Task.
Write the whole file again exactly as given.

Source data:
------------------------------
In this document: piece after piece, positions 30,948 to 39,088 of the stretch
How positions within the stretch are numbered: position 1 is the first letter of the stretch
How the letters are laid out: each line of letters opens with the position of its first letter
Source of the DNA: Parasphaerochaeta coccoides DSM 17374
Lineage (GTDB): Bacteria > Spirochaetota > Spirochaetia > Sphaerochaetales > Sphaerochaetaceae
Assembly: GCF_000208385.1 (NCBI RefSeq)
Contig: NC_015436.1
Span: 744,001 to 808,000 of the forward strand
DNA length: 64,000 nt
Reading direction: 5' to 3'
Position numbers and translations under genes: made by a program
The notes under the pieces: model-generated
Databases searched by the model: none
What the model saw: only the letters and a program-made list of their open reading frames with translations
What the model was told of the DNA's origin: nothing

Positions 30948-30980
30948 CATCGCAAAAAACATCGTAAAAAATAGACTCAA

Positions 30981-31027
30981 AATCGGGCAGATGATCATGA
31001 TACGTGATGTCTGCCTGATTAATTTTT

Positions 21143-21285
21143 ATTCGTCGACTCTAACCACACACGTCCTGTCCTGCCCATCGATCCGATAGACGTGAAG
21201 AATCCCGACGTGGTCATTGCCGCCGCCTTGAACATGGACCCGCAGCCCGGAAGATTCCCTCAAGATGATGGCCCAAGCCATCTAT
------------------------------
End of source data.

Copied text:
In this document: piece after piece, positions 30,948 to 39,088 of the stretch
How positions within the stretch are numbered: position 1 is the first letter of the stretch
How the letters are laid out: each line of letters opens with the position of its first letter
Source of the DNA: Parasphaerochaeta coccoides DSM 17374
Lineage (GTDB): Bacteria > Spirochaetota > Spirochaetia > Sphaerochaetales > Sphaerochaetaceae
Assembly: GCF_000208385.1 (NCBI RefSeq)
Contig: NC_015436.1
Span: 744,001 to 808,000 of the forward strand
DNA length: 64,000 nt
Reading direction: 5' to 3'
Position numbers and translations under genes: made by a program
The notes under the pieces: model-generated
Databases searched by the model: none
What the model saw: only the letters and a program-made list of their open reading frames with translations
What the model was told of the DNA's origin: nothing

Positions 30948-30980
30948 CATCGCAAAAAACATCGTAAAAAATAGACTCAA

Positions 30981-31027
30981 AATCGGGCAGATGATCATGA
31001 TACGTGATGTCTGCCTGATTAATTTTT

Positions 21143-21285
21143 ATTCGTCGACTCTAACCACACACGTCCTGTCCTGCCCATCGATCCGATAGACGTGAAG
21201 AATCCCGACGTGGTCATTGCCGCCGCCTTGAACATGGACCCGCAGCCCGGAAGATTCCCTCAAGATGATGGCCCAAGCCATCTAT